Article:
Ohio governor asks for compromise on anti-worker legislation

At a press conference on Wednesday, Ohio Governor John Kasich invited union leaders to talk with him about a compromise on SB 5, legislation passed last spring that limits the collective bargaining rights for Ohio’s 350,000 public sector workers.

Gov. Kasich made his remarks after We Are Ohio, a citizen-driven, community-based, bipartisan coalition that has come together to repeal SB 5, gathered 1.3 million signatures on a petition to repeal SB 5. As a result of the petition drive, a referendum will be held in November giving voters a chance to veto SB 5.

We Are Ohio on the day after Gov. Kasich’s press conference urged the governor to convene the Legislature, so that it could vote to repeal SB 5; once SB 5 is repealed, talks on a compromise could begin, it said. “While we thank the Governor, Senate President and Speaker of the House for reaching out and recognizing that (SB 5) is flawed, we are asking for a fresh start,” said Melissa Fazekas, spokeswoman for We Are Ohio.

“That fresh start must begin with a full repeal of Senate Bill 5. A complete repeal of Senate Bill 5 would go a long way toward creating an environment for compromise, restoring trust in government by the electorate and setting the table for meaningful negotiations about creating jobs, rebuilding Ohio’s economy and moving the state forward.

“Due to the complexity of the bill and our responsibility to the 1.3 million Ohioans who want to repeal it, We Are Ohio strongly believe a full repeal of Senate Bill 5 must occur prior to any meeting. Upon repeal of Senate Bill 5, we look forward to coming together as Ohioans to make our state a better place to live,work and raise a family, just like our public employees – firefighters, nurses, teachers and police officers — do every day in their jobs.”

A recent Quinnipiac University poll found that Ohio voters favor repealing SB 5 by more than 20 percent; however, at the press conference, Gov. Kasich said that his offer to talk about a compromise wasn’t motivated by the possibility that voters would reject SB 5. A compromise, said Kasich, was in the best interest of everyone to avoid a fight over the measure.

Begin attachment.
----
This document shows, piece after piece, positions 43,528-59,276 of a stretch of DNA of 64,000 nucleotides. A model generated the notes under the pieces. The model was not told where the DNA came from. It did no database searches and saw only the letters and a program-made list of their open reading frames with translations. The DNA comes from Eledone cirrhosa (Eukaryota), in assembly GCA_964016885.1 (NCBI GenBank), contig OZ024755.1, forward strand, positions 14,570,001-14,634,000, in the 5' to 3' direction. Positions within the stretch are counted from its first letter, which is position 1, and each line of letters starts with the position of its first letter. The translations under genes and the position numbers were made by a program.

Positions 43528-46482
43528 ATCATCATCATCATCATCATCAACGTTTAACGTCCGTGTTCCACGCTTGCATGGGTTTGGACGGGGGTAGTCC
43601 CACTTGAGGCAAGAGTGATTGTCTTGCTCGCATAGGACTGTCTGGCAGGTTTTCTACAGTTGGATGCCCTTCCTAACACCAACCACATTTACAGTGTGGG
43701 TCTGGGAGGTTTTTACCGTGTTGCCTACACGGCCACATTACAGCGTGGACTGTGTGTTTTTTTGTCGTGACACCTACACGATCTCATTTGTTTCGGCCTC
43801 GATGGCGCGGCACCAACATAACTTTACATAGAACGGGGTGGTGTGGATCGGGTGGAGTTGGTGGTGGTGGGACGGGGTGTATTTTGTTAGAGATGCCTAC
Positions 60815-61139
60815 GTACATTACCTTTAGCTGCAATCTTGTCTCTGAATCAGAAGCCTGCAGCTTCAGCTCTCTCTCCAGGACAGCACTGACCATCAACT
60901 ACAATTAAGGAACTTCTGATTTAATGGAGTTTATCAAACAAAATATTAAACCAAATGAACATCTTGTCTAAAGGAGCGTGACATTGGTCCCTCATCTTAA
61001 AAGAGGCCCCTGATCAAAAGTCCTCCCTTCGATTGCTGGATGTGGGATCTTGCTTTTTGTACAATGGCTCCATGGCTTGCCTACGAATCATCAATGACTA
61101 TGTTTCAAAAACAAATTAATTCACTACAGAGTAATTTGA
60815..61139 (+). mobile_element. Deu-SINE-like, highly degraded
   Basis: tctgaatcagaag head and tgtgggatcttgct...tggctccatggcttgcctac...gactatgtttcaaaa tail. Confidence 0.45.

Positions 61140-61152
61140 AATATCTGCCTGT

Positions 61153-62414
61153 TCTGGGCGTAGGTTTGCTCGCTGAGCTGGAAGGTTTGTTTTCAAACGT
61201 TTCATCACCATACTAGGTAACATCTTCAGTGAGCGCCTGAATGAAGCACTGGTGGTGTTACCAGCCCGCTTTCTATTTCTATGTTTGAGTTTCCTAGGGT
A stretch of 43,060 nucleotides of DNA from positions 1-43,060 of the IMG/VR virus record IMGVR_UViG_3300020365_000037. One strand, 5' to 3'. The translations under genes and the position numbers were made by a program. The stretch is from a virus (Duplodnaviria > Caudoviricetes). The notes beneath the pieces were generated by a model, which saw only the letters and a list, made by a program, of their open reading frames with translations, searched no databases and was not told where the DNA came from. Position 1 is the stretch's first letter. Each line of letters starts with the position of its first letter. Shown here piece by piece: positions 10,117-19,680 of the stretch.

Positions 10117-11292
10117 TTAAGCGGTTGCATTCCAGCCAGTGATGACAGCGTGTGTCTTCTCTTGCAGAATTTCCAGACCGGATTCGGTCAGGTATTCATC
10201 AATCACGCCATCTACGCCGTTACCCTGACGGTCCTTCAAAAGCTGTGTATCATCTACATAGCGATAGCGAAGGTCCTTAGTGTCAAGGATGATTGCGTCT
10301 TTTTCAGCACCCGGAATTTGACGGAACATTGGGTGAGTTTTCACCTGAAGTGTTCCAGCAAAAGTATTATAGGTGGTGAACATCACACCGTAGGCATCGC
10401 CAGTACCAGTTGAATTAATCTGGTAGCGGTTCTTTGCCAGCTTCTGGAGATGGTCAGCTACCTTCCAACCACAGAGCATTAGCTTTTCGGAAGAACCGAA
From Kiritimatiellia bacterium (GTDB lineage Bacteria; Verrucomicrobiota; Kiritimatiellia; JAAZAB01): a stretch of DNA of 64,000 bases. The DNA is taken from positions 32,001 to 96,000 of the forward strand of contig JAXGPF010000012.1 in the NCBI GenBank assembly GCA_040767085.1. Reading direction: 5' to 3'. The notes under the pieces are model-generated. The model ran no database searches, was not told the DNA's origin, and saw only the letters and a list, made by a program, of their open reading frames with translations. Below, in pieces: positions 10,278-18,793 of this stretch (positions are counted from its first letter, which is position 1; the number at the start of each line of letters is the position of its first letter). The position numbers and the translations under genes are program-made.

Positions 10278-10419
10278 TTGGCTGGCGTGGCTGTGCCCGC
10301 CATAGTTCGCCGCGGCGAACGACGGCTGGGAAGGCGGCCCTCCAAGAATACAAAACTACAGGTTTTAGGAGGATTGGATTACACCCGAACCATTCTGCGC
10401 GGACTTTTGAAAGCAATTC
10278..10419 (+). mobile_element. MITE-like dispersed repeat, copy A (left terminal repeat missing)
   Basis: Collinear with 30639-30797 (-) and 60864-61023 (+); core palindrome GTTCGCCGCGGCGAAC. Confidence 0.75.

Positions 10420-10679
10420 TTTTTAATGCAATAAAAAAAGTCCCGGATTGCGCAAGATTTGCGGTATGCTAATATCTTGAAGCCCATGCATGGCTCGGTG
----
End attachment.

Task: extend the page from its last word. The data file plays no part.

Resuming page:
SB 5 is a broad measure that changes the way state workers, local government workers, and public school teachers and their employers establish wages, benefits, and working conditions. Among other things SB 5 prohibits public sector workers and their employers from bargaining over health care, pensions, and sick days. It eliminates automatic pay raises and replaces them with so-called merit raises. It ends the practice of collecting fees from non-union employees for services provided them by unions. It also bans strikes.

While SB 5 takes aim at public sector workers’ bargaining rights, the poll numbers and the response to We Are Ohio’s petition drive suggests that many private sector workers believe that limiting the collective bargaining rights of public sector workers would weaken the union movement, which in turn would lower the living standards for all workers.

The We Are Ohio petition drive was an impressive show of strength. The organization mobilized more than 10,000 volunteers to gather the 1.3 million petition signatures and in July announced that it raised $7 million in cash and in-kind donations, nearly 80 percent of which came from people who contributed $100 or less.

After its successful petition drive, We Are Ohio kept its volunteer army in place and continues to mobilize thousands of people. In the last two weeks of August alone, it has scheduled more than 100 events such as phone banking and one-on-one canvassing to build support for defeating SB 5 in November.


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